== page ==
The Strategy Paradox

Raynor, Michael E.
July 2007
Strategy Paradox - Business Book Summaries;2007, Vol. 1 Issue 1, p1
Book Summary
Book summary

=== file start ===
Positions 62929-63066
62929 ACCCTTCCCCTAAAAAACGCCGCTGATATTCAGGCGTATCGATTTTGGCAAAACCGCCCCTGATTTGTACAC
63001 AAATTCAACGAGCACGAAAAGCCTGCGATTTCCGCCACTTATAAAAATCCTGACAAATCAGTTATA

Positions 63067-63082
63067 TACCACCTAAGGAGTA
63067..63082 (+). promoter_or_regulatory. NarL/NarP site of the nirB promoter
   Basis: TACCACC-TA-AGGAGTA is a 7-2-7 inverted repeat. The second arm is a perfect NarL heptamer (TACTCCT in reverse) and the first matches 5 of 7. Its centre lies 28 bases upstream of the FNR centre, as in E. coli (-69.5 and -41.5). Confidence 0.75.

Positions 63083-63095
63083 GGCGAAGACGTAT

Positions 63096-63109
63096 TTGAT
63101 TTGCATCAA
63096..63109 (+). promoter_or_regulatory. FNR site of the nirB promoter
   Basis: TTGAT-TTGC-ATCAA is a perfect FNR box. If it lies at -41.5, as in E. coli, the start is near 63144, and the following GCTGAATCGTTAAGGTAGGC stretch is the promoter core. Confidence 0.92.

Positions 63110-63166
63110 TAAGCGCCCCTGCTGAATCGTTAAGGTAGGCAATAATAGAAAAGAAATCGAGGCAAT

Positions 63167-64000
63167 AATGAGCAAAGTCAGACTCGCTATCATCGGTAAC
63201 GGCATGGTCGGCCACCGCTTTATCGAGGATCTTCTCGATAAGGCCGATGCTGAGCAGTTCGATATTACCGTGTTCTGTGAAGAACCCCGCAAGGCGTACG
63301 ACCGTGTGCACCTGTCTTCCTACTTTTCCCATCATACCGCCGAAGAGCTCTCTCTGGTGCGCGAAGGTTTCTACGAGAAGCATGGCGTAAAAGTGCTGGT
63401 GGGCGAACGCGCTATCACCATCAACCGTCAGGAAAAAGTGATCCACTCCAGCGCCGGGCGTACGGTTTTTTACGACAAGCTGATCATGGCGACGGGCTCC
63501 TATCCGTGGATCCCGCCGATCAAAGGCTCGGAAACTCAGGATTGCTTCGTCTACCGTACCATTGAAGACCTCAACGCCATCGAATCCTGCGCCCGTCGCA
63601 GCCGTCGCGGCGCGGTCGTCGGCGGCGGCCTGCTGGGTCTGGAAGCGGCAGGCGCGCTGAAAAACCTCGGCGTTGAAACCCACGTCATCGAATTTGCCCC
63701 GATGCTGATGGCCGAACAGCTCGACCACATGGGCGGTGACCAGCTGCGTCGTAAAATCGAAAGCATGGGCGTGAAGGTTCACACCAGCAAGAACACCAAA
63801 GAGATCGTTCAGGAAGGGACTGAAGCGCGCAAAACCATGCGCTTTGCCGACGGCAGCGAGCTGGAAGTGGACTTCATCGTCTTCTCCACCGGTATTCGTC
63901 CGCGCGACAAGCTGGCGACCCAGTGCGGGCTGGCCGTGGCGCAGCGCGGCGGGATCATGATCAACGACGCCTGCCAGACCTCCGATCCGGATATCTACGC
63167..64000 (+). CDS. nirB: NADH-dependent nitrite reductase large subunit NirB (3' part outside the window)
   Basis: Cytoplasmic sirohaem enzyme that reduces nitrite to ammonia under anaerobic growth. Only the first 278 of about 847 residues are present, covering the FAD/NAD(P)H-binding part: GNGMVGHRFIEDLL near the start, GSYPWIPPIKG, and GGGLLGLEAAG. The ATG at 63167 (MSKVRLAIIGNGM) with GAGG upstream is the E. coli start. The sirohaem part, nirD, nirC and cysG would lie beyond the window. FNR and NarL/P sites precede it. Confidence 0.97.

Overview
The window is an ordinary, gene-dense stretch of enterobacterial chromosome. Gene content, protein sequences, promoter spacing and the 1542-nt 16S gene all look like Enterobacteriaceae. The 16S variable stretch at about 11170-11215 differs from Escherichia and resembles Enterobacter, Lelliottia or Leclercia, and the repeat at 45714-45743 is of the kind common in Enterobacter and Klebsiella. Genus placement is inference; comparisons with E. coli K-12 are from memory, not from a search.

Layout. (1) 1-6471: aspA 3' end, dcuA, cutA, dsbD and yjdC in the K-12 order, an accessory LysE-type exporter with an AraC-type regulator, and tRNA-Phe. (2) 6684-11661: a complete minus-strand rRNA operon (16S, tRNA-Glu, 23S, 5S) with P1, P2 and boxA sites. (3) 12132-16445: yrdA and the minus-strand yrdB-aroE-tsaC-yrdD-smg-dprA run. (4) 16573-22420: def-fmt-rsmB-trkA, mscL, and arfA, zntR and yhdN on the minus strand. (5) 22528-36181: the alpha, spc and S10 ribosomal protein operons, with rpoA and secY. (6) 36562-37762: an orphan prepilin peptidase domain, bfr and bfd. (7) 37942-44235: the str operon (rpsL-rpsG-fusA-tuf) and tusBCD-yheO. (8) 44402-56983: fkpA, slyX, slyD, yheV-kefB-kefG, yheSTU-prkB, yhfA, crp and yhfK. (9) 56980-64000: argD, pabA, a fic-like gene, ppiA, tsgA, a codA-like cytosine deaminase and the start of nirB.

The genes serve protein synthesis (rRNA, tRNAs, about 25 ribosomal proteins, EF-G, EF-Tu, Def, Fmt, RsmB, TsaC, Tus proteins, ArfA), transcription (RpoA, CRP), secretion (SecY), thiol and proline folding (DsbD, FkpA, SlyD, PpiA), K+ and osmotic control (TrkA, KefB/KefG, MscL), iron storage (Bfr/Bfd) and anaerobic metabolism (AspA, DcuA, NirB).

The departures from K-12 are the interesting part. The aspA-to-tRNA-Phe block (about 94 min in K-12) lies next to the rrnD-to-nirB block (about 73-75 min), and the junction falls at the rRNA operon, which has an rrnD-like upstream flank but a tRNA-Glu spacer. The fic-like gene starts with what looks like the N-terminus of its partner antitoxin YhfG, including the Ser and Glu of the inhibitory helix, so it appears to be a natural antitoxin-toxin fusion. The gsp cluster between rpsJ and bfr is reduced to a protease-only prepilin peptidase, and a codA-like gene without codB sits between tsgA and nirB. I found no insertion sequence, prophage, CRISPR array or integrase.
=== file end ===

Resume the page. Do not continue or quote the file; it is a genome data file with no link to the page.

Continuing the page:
"Strategies with the greatest possibility for success also have the greatest possibility of failure," writes Michael Raynor in The Strategy Paradox. Raynor believes commitments and strategies which lead to business success are often the same strategies which can lead to disaster. The strategy paradox results from the need to commit to a strategy despite the uncertainty of the future. The strategy paradox rests on two premises: commitments cannot be adapted should predictions prove incorrect; and predictions are never reliably or verifiably correct. The author believes adaptability can work only when a company can change at the same pace as its environment, which he states is ultimately unachievable. Raynor also believes forecasting is not useful for long-term strategic planning because of the inherent unpredictability of the future. The author's recommends Requisite Uncertainty as a method for foiling the strategic paradox. Requisite uncertainty separates the management of commitments from the management of uncertainty implying that because different levels of a company's management face different risks, they therefore should be responsible for different portions of a firm's strategy. The author next outlines a process designed to successfully manage a business and avoid the strategy paradox. Strategic Flexibility creates a framework for "managing strategic uncertainty through the creation of strategic options." The framework for strategic flexibility is to anticipate, formulate, accumulate, and operate. Rynor believes scenario analysis should serve as the starting point for managing strategic uncertainty. The next step is to formulate strategies and develop "real options" for each scenario. The third step in the strategic flexibility process is to accumulate the right portfolio of strategic options. The final step in the process is to operate acquired assets efficiently. There are companies with good strategies and solid execution which still fail. The goal of this book is to help leaders learn to succeed deliberately and consistently, rather than just because of good fortune.


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